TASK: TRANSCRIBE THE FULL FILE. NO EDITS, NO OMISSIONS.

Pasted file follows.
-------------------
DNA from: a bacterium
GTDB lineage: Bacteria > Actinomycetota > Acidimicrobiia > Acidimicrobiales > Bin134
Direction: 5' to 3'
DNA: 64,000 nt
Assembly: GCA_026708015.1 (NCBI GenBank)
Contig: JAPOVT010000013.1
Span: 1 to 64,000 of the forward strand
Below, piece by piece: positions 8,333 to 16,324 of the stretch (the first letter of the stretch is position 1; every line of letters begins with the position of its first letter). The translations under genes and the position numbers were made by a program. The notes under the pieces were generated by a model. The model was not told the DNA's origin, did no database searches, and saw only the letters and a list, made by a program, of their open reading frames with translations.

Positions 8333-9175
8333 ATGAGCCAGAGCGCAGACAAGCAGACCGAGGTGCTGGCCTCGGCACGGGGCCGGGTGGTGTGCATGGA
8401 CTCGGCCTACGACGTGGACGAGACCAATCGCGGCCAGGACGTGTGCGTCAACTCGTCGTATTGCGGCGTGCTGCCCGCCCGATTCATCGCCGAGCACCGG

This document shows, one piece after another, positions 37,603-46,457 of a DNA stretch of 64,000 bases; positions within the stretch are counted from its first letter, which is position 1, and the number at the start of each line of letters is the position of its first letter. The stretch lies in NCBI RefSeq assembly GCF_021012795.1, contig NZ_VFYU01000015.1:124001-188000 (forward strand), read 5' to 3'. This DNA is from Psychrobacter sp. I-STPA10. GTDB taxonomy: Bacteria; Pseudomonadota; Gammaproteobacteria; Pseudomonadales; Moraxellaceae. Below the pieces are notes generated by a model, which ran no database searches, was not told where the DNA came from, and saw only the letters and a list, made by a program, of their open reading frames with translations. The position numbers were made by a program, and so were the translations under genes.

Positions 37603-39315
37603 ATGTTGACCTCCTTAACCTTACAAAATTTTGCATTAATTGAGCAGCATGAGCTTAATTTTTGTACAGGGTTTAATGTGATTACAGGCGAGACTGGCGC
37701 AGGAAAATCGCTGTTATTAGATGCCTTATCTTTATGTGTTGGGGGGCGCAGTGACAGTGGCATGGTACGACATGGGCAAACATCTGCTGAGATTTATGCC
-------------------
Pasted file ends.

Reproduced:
DNA from: a bacterium
GTDB lineage: Bacteria > Actinomycetota > Acidimicrobiia > Acidimicrobiales > Bin134
Direction: 5' to 3'
DNA: 64,000 nt
Assembly: GCA_026708015.1 (NCBI GenBank)
Contig: JAPOVT010000013.1
Span: 1 to 64,000 of the forward strand
Below, piece by piece: positions 8,333 to 16,324 of the stretch (the first letter of the stretch is position 1; every line of letters begins with the position of its first letter). The translations under genes and the position numbers were made by a program. The notes under the pieces were generated by a model. The model was not told the DNA's origin, did no database searches, and saw only the letters and a list, made by a program, of their open reading frames with translations.

Positions 8333-9175
8333 ATGAGCCAGAGCGCAGACAAGCAGACCGAGGTGCTGGCCTCGGCACGGGGCCGGGTGGTGTGCATGGA
8401 CTCGGCCTACGACGTGGACGAGACCAATCGCGGCCAGGACGTGTGCGTCAACTCGTCGTATTGCGGCGTGCTGCCCGCCCGATTCATCGCCGAGCACCGG

This document shows, one piece after another, positions 37,603-46,457 of a DNA stretch of 64,000 bases; positions within the stretch are counted from its first letter, which is position 1, and the number at the start of each line of letters is the position of its first letter. The stretch lies in NCBI RefSeq assembly GCF_021012795.1, contig NZ_VFYU01000015.1:124001-188000 (forward strand), read 5' to 3'. This DNA is from Psychrobacter sp. I-STPA10. GTDB taxonomy: Bacteria; Pseudomonadota; Gammaproteobacteria; Pseudomonadales; Moraxellaceae. Below the pieces are notes generated by a model, which ran no database searches, was not told where the DNA came from, and saw only the letters and a list, made by a program, of their open reading frames with translations. The position numbers were made by a program, and so were the translations under genes.

Positions 37603-39315
37603 ATGTTGACCTCCTTAACCTTACAAAATTTTGCATTAATTGAGCAGCATGAGCTTAATTTTTGTACAGGGTTTAATGTGATTACAGGCGAGACTGGCGC
37701 AGGAAAATCGCTGTTATTAGATGCCTTATCTTTATGTGTTGGGGGGCGCAGTGACAGTGGCATGGTACGACATGGGCAAACATCTGCTGAGATTTATGCC